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Discipleship is Tough!

November 23, 2010

Discipleship is difficult work. Paul stated it best in Colossians 1:28-29 when he describes discipleship as labor that demands energy and dedication to properly accomplish the task.  Since discipleship is a laborsome task that requires long-term commitment, it often becomes neglected. Andy Harrison described this process as a sports car and a locomotive: “Discipleship is not a program; it is a process. It’s not a sleek, red sports car that burns rubber and gets you and one suitcase there in a hurry, but rather, it is a locomotive that slowly leaves the station, containing the strength to transport an unfathomable amount of cargo. Being committed to the task means that we cannot become impatient and bail when things aren’t moving at the pace we desire. Time is required to present each of your students as ‘mature in Christ.”

So how do we as student pastors create an environment for students to become mature disciples of Christ? At Eastwood, discipleship is the heartbeat of our student ministry.  Our primary goal is to challenge parents to disciple their students at home as we partner with them through discipleship groups at church.

Family Discipleship

As student pastors, we must stress the significance of parents discipling their children.  Deuteronomy 6:4-9 teaches us that discipleship is a parent’s primary role in the life of their child. For far too long student pastors and churches have allowed the church to be the primary discipler in the life of a student. We must ensure that parents fill that role by consistently resourcing, guiding and encouraging them as they disciple their children. Some of the things we encourage parents to do are:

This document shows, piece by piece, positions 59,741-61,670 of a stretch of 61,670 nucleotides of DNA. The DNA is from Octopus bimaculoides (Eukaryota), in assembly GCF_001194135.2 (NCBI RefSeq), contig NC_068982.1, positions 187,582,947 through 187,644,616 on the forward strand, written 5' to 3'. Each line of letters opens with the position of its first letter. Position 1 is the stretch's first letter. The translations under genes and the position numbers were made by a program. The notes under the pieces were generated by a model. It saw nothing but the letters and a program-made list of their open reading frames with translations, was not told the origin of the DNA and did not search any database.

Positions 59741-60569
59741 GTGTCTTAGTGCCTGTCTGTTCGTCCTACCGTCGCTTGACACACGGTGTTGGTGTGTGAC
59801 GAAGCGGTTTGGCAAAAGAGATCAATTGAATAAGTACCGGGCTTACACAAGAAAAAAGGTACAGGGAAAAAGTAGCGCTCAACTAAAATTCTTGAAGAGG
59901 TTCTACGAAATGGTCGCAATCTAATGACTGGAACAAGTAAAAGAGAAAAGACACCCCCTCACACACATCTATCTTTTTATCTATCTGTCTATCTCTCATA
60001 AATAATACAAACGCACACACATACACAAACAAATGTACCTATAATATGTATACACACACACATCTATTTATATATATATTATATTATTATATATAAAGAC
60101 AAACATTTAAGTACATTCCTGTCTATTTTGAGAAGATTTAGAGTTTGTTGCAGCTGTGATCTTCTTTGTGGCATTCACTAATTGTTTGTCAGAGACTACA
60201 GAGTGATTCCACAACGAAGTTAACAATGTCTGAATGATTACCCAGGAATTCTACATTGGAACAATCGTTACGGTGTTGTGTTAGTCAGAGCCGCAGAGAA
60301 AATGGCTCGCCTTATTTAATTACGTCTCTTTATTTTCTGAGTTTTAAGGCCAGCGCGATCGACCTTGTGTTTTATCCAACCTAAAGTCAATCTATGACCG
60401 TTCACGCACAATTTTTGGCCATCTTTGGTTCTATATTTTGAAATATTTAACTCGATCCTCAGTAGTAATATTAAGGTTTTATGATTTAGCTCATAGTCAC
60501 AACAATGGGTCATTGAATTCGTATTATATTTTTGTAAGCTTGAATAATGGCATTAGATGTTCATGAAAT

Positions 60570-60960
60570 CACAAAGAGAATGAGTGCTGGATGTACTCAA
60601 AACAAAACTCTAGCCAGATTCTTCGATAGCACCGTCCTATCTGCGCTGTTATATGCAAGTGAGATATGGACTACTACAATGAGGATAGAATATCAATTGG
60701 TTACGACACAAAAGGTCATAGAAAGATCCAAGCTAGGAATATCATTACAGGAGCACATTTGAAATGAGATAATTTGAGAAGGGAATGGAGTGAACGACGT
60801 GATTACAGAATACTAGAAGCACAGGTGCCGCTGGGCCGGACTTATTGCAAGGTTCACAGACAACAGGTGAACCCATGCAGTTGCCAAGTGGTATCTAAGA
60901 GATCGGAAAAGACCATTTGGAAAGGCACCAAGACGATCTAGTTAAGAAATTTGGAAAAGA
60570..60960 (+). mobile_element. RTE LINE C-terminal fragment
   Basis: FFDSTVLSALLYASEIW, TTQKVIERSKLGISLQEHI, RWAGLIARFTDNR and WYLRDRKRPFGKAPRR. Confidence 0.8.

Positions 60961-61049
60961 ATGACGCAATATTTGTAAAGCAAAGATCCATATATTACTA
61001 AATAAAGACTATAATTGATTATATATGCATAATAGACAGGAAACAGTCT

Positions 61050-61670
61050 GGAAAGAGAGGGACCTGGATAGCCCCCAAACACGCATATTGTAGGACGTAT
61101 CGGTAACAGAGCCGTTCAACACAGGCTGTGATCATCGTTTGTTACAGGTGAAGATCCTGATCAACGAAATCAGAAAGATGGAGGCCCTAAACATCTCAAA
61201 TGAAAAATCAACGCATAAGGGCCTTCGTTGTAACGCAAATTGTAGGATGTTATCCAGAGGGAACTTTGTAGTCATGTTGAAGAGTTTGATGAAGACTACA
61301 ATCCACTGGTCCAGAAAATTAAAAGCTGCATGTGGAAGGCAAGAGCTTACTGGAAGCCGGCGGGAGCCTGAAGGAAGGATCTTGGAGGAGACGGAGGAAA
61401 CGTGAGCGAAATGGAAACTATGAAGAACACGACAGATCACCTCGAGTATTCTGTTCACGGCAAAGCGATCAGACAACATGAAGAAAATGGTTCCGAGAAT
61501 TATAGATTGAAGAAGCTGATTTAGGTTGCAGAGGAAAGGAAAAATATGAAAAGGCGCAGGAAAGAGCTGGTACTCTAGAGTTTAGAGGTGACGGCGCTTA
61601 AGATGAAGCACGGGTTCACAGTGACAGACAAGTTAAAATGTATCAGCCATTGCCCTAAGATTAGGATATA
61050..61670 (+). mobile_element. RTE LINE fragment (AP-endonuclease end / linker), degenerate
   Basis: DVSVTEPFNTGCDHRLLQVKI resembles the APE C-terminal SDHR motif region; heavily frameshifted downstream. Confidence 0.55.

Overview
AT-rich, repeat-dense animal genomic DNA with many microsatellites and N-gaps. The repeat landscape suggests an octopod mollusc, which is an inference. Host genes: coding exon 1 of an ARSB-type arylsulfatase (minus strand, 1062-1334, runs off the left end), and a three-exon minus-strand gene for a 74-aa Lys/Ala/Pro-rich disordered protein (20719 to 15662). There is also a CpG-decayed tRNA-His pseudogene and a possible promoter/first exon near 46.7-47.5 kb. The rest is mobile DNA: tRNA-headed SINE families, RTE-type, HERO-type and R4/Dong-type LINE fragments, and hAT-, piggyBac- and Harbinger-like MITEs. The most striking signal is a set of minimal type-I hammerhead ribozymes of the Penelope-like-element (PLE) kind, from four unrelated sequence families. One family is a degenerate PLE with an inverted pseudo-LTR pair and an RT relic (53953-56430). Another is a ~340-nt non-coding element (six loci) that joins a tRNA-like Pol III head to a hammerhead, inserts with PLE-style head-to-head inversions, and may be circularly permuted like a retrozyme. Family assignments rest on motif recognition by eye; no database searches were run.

• Family Devotion Times
  • Seizing “God Moments” with their family
  • Having spiritual conversations
  • We also suggest books, articles and resources to encourage discipleship

Discipleship Groups (D-Groups)

  • Our main purposes for D-Groups are accountability and discipleship. Students will be challenged by their leaders and fellow group members to live out their faith.
  • Adult leaders are assigned to a small group of students (8 max) who are in the same grade and have similar interests.
  • Leaders invest six years in this group of students. For example a group begins in 7th grade and the same leader stays with them until they graduate. This allows the leader to become the minister of that group.
  • Most of our events and activities are planned through these groups, which allows the students to grow together with each other and their leader.
  • The primary responsibility for the leader is to model Christ to the students.  One of the best ways this can be done is through life-on-life discipleship as the students see their leaders live out their faith as they spend time with them outside of church.

Discipleship Retreat

  • Every year we go on a Fall Discipleship Retreat which kicks off the new year of school as well as the new year for D-groups.
  • All of our D-Group Leaders attend this event. The focus of the weekend is for each group to spend time together and get to know each other better.
  • We have team building activities where each D-group works together to complete certain tasks that are designed to build trust within the group.
  • There is a guest speaker who speaks on the topic of discipleship and following each session, D-groups have break-out session to discuss the life application of the message.

Our ministry believes that if students experience and understand discipleship, then they will take ownership of their faith. Then they will begin to understand what it means to love the Lord their God with all their heart, soul, and strength.

What things are you doing in your ministry to help disciple students?

This article was also posted in Lifeway’s Youth Worker Journal. You can access the link to the magazine here.

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